Lakewood Blog

By Dr. Tom Smiley

We are living in some very confusing times. Every day seems to bring challenges to God’s Word and to His Holy Church. It is hard to believe, but even the very nature of God is being called into question by some who call themselves ‘Christ followers.’ Most recently, there seems to be a lot in the news about God and Allah being thesame.

A very good pastor friend first brought to my attention an article regarding the Presbyterian Church USA about this very question. According to the article, the General Assembly of the Presbyterian Church USA offered prayers to the Islamic deity, Allah. The prayer was led by a representative of the Muslim community on behalf of the Presbyterian assembly. The Islamic prayer was the first order of business for the assembly. The prayer was arranged by the Ecumenical and Interfaith ministry staff for the PCUSA.

Once again, it becomes apparent that some media, politicians and pastors make a critical mistake in assuming that God and Allah are the same when actually they are not! Because of crucial differences between the Christian and Muslim concepts of God, the two faiths and their views of God cannot both be true. The biblical God alone addresses and solves the problem of sin by giving His Son. It does matter what you believe and teach about this issue. While the Muslim and Christian views of God have some similarities, they most certainly do not worship the same God.

In addition to how Jesus—God in the flesh—answers man’s sin problem, a vital difference between the Islamic and Christian views of God is the biblical concept of the Trinity. (This doctrine also is what distinguishes Christianity from all other world religions and cultic groups likes Mormons, Jehovah Witnesses, New Ageism and etc.) In the Bible, God has revealed Himself as one God in three persons: God the Father, God the Son and God the Holy Spirit. While each person of the Trinity is fully God, God is not three gods but three in one. The Trinity is essential to the Christian faith. Without the Trinity, there would be no incarnation of God’s Son in the Person of Jesus Christ. Without Jesus Christ, there would be no salvation from sin. Without salvation, sin would condemn all to an eternal hell.

Another very critical component of this the question, “Are God and Allah the same?” is seen when one considers the mission of God. God’s mission is stated as follows: “For God so loved the world that he gave his one and only Son, that whoever believes in him shall not perish but have eternal life. For God did not send his Son into the world to condemn the world, but to save the world through him. Whoever believes in him is not condemned, but whoever does not believe stands condemned already because he has not believed in the name of God’s one and only Son” (John 3:16-18).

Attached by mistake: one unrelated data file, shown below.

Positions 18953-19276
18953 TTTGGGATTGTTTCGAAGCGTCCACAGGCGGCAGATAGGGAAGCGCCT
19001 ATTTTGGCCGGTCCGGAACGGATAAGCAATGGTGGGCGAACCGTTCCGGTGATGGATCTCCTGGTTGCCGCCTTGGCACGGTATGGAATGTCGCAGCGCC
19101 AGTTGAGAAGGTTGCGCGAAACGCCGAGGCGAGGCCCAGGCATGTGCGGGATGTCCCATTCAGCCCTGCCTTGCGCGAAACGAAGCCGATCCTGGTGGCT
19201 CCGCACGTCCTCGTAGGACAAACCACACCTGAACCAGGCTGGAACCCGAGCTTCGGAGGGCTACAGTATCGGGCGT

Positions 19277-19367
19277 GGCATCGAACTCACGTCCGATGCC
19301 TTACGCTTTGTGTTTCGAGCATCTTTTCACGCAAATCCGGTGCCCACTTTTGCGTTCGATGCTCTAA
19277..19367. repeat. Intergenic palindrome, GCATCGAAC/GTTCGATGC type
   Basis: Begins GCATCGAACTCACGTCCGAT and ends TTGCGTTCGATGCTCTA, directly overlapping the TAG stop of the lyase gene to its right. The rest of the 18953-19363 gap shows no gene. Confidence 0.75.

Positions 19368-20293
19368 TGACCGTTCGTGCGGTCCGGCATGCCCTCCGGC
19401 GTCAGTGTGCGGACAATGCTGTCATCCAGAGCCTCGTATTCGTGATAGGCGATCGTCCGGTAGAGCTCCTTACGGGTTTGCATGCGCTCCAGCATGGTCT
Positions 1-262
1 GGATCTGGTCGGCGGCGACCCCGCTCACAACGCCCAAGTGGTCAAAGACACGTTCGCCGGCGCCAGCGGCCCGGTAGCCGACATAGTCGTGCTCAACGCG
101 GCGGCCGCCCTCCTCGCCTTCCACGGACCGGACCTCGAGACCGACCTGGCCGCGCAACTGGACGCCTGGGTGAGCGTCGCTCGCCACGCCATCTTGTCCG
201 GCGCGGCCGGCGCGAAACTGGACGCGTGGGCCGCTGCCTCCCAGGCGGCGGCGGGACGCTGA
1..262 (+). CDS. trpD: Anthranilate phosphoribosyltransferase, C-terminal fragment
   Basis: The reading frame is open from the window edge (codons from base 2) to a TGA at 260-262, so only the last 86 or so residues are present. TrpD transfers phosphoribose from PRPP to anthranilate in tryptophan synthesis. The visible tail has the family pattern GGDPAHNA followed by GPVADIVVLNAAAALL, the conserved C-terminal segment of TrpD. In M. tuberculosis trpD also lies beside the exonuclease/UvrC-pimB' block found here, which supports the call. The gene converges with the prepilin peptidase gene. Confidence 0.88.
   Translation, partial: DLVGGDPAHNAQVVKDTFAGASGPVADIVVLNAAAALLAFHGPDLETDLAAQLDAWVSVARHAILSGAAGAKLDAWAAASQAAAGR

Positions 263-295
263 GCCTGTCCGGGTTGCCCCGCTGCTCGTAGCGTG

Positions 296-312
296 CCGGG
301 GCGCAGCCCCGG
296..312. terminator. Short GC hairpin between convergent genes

The god of Islam did not have such a mission.

Dr. Douglas Groothuis—Ph.D. Professor at Denver Theological Seminary— writes, “Islam claims to be a fulfillment of Christianity, yet it denies many essential Christian teachings.”1 A Christian can never retreat from the clear doctrinal position that Jesus is God, yet, “Muhammad the prophet of Allah, rejected the idea that Jesus, a human being, could in any sense be God.”2 When one thinks critically and logically it becomes clear, the god of Islam and the God of Christianity cannot be same because God cannot possess contradictory attributes.

The New Testament writer, Jude, says it plainly, “Dear friends, although I was very eager to write to you about the salvation we share, I felt compelled to write and urge you to contend for the faith that was once for all entrusted to God’s holy people. For certain individuals whose condemnation was written about long ago have secretly slipped in among you. They are ungodly people, who pervert the grace of our God into a license for immorality and deny Jesus Christ our only sovereign and Lord” (Jude 1:3-4).

The Church will continually be challenged to incorporate a more “politically correct” speech—don’t fall for it. Let’s be bold and loving enough to tell thetruth and to tell the truth in love about the person, nature and attributes of the one true God.


1. Douglas Groothuis, Are All Religions One? (Downer Grove, IL: IVP Books, 1996), 13.

2. Ibid.